Easy, Fun and Safe Children's Lanterns
Paper Lanterns are easy to make from a decorated or "cut out" paper cylinder attached to the base of a round box: the lid of the box cut into a ring, fixed to the other end of the cylinder and a carrying fixture added. They are festive and attractive set out on a flat surface, but combined with a burning tea light, even the slightest movement means that they are not always safe to carry around.
Here are easy instructions for quickly made, safer and easy to decorate, lanterns that are popular in Germany for everything from summer BBQ's to St. Martin's Day and every type of night-time festivity.
INSTRUCTIONS FOR A BALLOON LANTERN
Colored tissue paper
Felt tipped colored pens
Craft Glue or paste
Wire or string
Candle for candle wax or Blu-Tack
Blow up balloon and place base in bowl or box so it remains stable.
Tear up pieces of colored paper into a mixture of sizes and shapes, although not too large. Torn rather than cut paper looks better on the completed lantern.
Brush balloon with craft glue, and stick random pieces of tissue paper all over it until completely covered.
Hang up and allow to dry.
Repeat this process three or four times, the shape will then remain fixed and solid.
Burst the balloon and remove, punch two holes, one on either side, just below the edge of the papermache free area where the balloon has been supported by the bowl. Pass wire or string through holes to make a handle.
Using melted candle wax or Blu-Tack, attach a tea light securely to the base of the lantern.
If fastening to a stick make a loop in the wire to encircle it, and secure firmly before carrying.
Now you have a finished lantern that will give out a shimmering light.
It can be decorated with "arms, legs, face...or whatever", while
Balloon and Jar Lanterns made only with pieces of white paper painted with motifs, patterns or figures might be simple but are very effective.
INSTRUCTIONS FOR A JAR LANTERN
A large (750 liter, 25 fl.oz) jar (a largish jar is fun to decorate but it must still be light enough to carry)
Craft Glue or Paste
Paint or Glue Brush
You can simply decorate it with autumn leaves that are pasted on. Either over a transparent white paper background, or directly onto the jar.
Or with various paper shapes in which case you will need:
Paper: Assorted colored or white transparent paper: Tissue, Cellophane etc.
Optional Black Craft or black non transparent paper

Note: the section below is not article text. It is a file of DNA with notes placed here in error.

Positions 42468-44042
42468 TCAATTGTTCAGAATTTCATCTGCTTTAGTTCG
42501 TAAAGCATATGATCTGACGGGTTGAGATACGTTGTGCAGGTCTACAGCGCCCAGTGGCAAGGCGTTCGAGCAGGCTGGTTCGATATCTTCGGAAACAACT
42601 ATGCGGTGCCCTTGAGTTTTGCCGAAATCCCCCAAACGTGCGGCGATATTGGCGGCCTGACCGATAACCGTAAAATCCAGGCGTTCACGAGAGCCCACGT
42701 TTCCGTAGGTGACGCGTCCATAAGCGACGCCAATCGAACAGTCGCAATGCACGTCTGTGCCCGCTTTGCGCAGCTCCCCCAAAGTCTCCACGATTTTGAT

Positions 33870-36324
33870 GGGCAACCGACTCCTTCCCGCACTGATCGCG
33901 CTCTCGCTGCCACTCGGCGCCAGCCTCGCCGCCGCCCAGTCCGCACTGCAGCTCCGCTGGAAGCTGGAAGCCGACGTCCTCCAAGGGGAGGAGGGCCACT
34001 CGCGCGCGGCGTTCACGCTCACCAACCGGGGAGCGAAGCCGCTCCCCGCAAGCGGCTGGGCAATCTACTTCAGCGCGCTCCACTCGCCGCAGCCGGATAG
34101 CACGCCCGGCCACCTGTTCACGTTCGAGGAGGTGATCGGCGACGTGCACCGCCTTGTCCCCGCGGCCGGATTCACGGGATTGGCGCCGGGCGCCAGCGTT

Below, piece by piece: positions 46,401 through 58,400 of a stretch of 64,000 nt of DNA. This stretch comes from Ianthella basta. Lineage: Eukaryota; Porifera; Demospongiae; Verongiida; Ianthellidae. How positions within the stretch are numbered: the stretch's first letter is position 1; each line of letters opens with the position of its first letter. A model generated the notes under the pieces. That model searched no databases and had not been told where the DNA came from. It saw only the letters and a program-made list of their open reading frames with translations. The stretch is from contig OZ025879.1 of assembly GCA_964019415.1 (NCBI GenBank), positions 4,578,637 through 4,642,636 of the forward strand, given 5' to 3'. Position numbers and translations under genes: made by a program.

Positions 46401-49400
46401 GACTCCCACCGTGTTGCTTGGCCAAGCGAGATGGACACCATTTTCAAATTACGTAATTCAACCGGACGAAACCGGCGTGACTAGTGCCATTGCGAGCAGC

For both types of decoration:
Wire: Florist wire, wire coat hanger which will need pliers to secure
Wool, thin string or old gift wrapping ribbon
Blu-Tack or candle
Roughly tear about one inch, 2 cm, 1 inch, square pieces of transparent paper, mixed or one color, until there is a stack large enough to cover the jar plus extra to allow for overlapping. It is fun to experiment with different color combinations.
Brush craft glue onto jar and start to attach and overlap the scraps of paper, brushing glue over any pieces that are not completely attached.
Apply a thin coat of glue all over the paper on the jar and allow to dry.
The lamp decoration is now finished, so time to go on to the second stage of attaching the carrying wire.
Tie wire firmly around rim; if using thin wire it should be passed around the rim several times.
Make a semi circle handle, again to make it stronger using several intertwined layers if using thin wire, attach securely to wire around the edge of the jar.
The handle is more comfortable to hold if wool, string or gift wrapping ribbon is bound around it, and this can then be continued to cover the wire around the lip of the lantern.
Press a piece of Blu-Tack to the bottom of the lantern, or an adult can melt some candle wax, to securely attach a tea light, now your beautiful, and safer, lantern is complete.
Attached firmly to a stick, or held in the hand, you and your lantern are ready to go, ENJOY
A Silhouetted, or Stained Glass Window, version of the "Jar Lantern" can be created simply by adding a cut out piece of black paper or thin card paper.
Once the decorating and handle stages are completed take a sheet of black paper large enough to go around the lantern plus a narrow overlap.
Fold lightly into a concertina and cut out shapes on the folds, or using a craft knife, under supervision if it is a child, cut out a design.
Place over the completed jar lantern to get an idea of the end effect, and make changes if necessary.
Brush glue onto the remaining solid pieces of black paper and stick. Leave a narrow glue free area top and bottom of the paper, and stick the remaining paper onto to the lantern. This makes an edge. Add glue to the pieces of overlap as well as the lantern underneath them, press firmly together and fix.
Pieces of colored transparent paper under simple cutout shapes look striking when illuminated.
Another alternative is a lamp with two or three large leaves, pressed dried flower heads, or cut out designs from black paper, pasted onto a paper covered lantern after the first coat of paper squares has dried. Cover with three or four further layers of paper and glue, and it looks amazing when illuminated.
At around seven years old children are able to make lanterns themselves, and whatever ever you choose to make, or help to make...
Have Fun and Be Safe with your Lanterns
You Should Also Read:
St. Martin's Day
Weckmann, a Bread Man Recipe
Halloween in Germany
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